INDIANAPOLIS — The Indiana Senate voted to pass a mass transit bill allowing Marion County and surrounding counties to pursue mass transportation programs if they chose to do so.
Madison County is one of the counties that could choose to make its own transportation system, but it will be up to the county's Council of Government and voters.
Sen. Pat Miller, R-Indianapolis, authored Senate Bill 176 with the goal of improving Indianapolis' transportation routes as No. 1 priority. The bill passed 28-20.
"I think our mass transit is woefully inadequate for being the capital city of Indiana," Miller said. "We have bad routes and we don't have the high-quality new type of buses that are available."
She said she thinks the city's bad transportation underserves not only the residents of the Indianapolis area but also visitors to the city. She said countless other cities the same size as Indianapolis have much better transit systems.
"I think we need to improve and I think we should improve it," Miller said.
The bill now moves to the Indiana House where Miller said she is hopeful it will pass.
Sen. Tim Lanane, D-Anderson, signed on to the bill as one of the co-authors because of the impact it could have on Madison County. Although he said he supports most of the provisions in the bill and likes the concept, he voted against the bill Tuesday.
"I still support this bill in concept," Lanane said. "But there are still some things we need to work on."
Lanane supports the idea of communities being able to build rail or light rail tracks as part of a transit system if voters are in favor. While in committee, an amendment was added to specifically forbid light rail as an option.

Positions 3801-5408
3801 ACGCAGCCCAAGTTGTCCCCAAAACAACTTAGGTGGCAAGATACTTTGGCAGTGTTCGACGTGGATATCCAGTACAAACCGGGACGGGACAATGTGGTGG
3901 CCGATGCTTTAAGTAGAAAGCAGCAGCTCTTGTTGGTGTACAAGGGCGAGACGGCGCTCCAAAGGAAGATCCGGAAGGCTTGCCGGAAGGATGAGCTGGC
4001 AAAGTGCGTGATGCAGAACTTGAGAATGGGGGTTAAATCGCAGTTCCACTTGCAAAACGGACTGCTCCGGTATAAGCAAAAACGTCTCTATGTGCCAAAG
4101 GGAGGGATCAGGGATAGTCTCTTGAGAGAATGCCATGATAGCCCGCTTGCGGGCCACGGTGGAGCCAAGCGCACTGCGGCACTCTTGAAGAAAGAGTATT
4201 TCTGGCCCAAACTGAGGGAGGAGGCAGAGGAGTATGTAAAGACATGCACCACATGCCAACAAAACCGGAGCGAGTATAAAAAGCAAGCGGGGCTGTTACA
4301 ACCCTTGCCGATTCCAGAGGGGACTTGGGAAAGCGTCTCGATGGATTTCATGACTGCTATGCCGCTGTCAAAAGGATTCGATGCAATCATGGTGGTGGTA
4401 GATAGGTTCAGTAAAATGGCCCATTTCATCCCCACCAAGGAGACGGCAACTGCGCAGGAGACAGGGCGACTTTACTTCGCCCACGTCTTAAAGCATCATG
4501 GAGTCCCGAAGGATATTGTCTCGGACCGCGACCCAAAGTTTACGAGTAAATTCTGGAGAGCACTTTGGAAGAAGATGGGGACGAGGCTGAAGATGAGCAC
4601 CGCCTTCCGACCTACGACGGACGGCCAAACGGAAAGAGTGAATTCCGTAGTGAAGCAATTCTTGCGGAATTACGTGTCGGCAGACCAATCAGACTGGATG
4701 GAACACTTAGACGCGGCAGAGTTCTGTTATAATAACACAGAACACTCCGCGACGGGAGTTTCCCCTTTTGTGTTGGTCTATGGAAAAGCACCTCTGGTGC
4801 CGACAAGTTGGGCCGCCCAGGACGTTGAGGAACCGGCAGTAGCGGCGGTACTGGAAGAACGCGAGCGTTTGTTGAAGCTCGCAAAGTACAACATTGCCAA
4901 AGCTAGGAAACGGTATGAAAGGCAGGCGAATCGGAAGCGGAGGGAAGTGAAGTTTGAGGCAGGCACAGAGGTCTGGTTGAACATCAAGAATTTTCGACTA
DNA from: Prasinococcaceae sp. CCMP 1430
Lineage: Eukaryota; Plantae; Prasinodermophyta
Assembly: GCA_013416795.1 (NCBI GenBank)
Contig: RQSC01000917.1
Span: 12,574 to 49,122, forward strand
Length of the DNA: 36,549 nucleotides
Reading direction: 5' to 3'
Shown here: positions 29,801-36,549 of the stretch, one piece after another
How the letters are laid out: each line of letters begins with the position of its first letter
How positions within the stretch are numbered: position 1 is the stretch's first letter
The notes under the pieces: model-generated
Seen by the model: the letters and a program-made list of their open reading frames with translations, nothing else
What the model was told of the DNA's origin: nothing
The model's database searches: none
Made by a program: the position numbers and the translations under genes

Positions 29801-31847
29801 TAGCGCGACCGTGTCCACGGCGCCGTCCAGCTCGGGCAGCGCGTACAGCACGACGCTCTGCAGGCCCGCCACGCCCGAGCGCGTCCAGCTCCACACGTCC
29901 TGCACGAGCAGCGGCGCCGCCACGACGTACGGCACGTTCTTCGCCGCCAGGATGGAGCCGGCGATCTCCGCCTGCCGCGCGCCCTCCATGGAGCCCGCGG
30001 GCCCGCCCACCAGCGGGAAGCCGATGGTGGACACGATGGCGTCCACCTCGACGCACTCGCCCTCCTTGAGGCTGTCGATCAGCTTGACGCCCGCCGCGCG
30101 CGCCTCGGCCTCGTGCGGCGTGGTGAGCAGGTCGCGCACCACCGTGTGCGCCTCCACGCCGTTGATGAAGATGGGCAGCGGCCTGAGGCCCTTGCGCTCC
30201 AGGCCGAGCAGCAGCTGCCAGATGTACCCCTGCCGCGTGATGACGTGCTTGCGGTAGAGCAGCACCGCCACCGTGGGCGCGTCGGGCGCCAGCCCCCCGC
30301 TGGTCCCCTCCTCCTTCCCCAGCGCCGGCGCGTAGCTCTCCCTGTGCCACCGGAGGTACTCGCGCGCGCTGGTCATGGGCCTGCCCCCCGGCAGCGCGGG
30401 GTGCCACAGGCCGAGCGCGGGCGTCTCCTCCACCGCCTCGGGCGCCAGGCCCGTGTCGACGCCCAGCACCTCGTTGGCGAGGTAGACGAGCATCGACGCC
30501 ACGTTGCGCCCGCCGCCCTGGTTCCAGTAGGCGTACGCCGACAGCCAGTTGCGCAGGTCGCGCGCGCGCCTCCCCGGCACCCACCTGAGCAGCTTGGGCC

"There were some people who thought the rails would be too expensive," Lanane said. "But I thought we should leave them as an option since it's ultimately up to the voters to decide what they want."
Despite some of the drawbacks, Lanane said he still supports the bill and thinks a mass transit system is critically important for central Indiana.
As for the chances of mass transit being created in Madison County, Lanane said officials he's talked to would enjoy having the opportunity to talk about it.
In addition to Marion and Madison counties, Delaware, Hamilton, Hancock and Johnson counties will also have the option of adding the mass transit system. Miller said she expects Hendricks County to be added when the bill gets to the House.
She said the fiscal body for a county that wants to join would have to adopt an ordinance. The ordinance would then go to the voters as a referendum where they could approve it or vote it down. The voters would also get to choose how much of a tax increase they would be willing to tolerate. Miller said the scale could go from a 0.1 percent increase all the way up to 0.25 percent.
If voters approved it, the ordinance would then go back to the county's fiscal body for further approval.
Under the bill, those using the transportation would have to pay 25 percent of the costs through their ticket. The additional 75 percent of the costs for building a transit fleet would come through funding, taxpayers and money from corporations.
How it's being funding didn't sit well with some lawmakers. Sen. Michael Young, R-Indianapolis, said he doesn't think the 25-75 split is fair to taxpayers.
"I pay enough in taxes," Young said. "I don't want to pay more. If it works, it ought to be able to pay for itself."
Follow Zach Osowski on Twitter @Osowski_THB, or call 640-4847.
Counties who could create mass transit programs under new law - Delaware County - Hamilton County - Hancock County - Johnson County - Marion County - Madison County